The Night Is Young (1935)

78, 80 or 82 mins | Drama, Musical | 11 January 1935

Director:

Dudley Murphy

Producer:

Harry Rapf

Cinematographer:

James Wong Howe

Production Designer:

Cedric Gibbons

Production Company:

Metro-Goldwyn-Mayer Corp.
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HISTORY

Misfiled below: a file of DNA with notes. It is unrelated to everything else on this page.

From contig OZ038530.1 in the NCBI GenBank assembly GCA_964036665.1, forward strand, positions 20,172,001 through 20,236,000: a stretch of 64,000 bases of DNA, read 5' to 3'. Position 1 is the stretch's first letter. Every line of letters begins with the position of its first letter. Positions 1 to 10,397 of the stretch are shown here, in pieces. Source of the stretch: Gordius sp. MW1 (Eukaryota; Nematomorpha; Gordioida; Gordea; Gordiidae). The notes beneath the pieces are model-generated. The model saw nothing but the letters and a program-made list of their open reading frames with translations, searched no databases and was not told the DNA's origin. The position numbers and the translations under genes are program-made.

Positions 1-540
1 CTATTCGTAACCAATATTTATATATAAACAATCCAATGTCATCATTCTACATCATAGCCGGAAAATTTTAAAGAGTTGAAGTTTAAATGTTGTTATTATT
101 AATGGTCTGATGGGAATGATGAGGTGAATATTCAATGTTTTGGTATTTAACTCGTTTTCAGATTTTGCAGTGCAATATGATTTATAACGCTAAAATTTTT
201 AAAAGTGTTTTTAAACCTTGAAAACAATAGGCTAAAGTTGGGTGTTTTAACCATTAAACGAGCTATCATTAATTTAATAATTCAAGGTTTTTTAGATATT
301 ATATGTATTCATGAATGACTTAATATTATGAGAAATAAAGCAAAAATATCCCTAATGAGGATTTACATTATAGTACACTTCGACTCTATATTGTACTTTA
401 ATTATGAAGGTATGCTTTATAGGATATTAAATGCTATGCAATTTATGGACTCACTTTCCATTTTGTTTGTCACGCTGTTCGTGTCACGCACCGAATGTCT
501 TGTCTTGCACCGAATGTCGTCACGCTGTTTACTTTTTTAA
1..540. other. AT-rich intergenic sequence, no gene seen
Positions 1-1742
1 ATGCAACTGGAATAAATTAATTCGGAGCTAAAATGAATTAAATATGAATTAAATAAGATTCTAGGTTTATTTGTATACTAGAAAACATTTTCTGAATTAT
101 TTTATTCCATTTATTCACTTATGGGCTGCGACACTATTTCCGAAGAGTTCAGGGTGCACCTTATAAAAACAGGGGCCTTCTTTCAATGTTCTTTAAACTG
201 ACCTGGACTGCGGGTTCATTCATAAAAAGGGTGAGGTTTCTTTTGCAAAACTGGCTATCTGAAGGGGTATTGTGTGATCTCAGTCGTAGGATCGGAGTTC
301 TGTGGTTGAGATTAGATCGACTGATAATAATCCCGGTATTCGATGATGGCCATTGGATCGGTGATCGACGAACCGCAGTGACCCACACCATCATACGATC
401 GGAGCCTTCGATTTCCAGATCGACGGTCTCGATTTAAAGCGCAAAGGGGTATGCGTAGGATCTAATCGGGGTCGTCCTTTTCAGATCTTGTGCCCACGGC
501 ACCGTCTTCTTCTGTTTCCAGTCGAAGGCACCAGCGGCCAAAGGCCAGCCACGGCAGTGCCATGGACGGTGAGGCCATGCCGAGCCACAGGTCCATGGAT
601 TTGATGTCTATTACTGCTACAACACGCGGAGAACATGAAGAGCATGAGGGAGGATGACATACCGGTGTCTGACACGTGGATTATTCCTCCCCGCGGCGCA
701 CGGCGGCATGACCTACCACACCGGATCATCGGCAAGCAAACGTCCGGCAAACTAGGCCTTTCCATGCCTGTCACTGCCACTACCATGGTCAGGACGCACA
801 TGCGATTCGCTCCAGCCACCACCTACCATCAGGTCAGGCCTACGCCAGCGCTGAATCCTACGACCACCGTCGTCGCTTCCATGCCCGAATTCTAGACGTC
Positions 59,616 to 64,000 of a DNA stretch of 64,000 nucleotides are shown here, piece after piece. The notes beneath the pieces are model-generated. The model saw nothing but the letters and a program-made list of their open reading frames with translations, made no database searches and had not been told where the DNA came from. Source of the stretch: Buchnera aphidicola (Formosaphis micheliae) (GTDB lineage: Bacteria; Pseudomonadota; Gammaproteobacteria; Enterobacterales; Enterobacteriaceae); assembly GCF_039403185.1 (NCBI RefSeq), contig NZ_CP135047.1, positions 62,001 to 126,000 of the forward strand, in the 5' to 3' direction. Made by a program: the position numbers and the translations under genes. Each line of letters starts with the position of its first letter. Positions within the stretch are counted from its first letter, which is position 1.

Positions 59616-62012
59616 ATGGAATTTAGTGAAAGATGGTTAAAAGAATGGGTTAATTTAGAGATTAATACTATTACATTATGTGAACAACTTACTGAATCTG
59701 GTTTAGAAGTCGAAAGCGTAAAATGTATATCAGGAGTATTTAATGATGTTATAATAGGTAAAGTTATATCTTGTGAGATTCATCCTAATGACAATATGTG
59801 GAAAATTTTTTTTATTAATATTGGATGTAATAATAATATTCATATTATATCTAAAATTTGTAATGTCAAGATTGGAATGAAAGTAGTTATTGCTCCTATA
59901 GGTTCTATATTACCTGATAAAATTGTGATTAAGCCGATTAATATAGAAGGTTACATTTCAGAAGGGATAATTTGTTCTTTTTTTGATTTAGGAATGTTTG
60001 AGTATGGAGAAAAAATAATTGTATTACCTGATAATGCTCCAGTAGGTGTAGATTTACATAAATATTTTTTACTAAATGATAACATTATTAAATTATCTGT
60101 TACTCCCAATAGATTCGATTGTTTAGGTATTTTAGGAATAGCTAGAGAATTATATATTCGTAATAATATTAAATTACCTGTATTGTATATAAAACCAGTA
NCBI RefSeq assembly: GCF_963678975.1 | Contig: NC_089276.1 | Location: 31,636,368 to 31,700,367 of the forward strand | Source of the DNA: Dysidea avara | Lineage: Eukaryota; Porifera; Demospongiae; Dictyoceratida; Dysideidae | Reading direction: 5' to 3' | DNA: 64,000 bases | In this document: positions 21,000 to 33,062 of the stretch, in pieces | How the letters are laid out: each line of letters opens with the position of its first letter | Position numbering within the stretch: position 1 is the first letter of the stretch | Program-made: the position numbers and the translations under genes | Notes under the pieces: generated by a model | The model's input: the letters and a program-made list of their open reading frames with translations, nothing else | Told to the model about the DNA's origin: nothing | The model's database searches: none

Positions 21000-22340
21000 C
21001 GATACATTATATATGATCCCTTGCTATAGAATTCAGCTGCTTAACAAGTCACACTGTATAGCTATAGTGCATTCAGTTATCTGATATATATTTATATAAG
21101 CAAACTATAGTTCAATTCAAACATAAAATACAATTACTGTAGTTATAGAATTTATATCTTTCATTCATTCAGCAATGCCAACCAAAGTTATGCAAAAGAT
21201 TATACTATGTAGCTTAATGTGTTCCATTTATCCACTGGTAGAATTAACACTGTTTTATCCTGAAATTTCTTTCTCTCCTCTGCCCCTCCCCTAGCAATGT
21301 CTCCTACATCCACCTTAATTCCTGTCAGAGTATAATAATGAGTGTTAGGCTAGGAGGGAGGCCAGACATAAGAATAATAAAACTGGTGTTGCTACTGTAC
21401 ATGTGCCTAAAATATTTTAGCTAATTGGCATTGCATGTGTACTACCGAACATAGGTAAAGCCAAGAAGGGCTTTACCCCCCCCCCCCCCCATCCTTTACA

This film marked the American screen debut of European musical comedy performer Evelyn Laye, who returned to Britain permanently following her work in the picture. Although a HR production chart lists Stuart Erwin in the cast, his appearance in the released film is doubtful. Soon after production on this picture began, HR announced the addition of actors Chico De Verdi and Art Berry to the cast, but their appearance in the released film has not been determined. A HR pre-release news item indicates that star Ramon Novarro and director Dudley Murphy were involved in some minor disputes during production, including one in which Novarro "blew up" when Murphy informed him that he would not be permitted to come down from his seat on a ferris wheel, where he was to spend most of the day for the filming of a scene. Following this picture, Novarro's contract to do another film for M-G-M, entitled Love While You May , was "abrogated by mutual consent," making this his last picture for the studio until 1950, when he was cast in The Outriders . According to another HR news item, due to the fact that the action of the film is "so completely wedded to the music, the entire script was mimeographed on special music paper, with the action and dialogue inserted between the staves and timed to each measure." An unidentified source in the AMPAS production file for The Night Is Young credits Henry Grace with the set decoration, along with Edwin B. ... More Less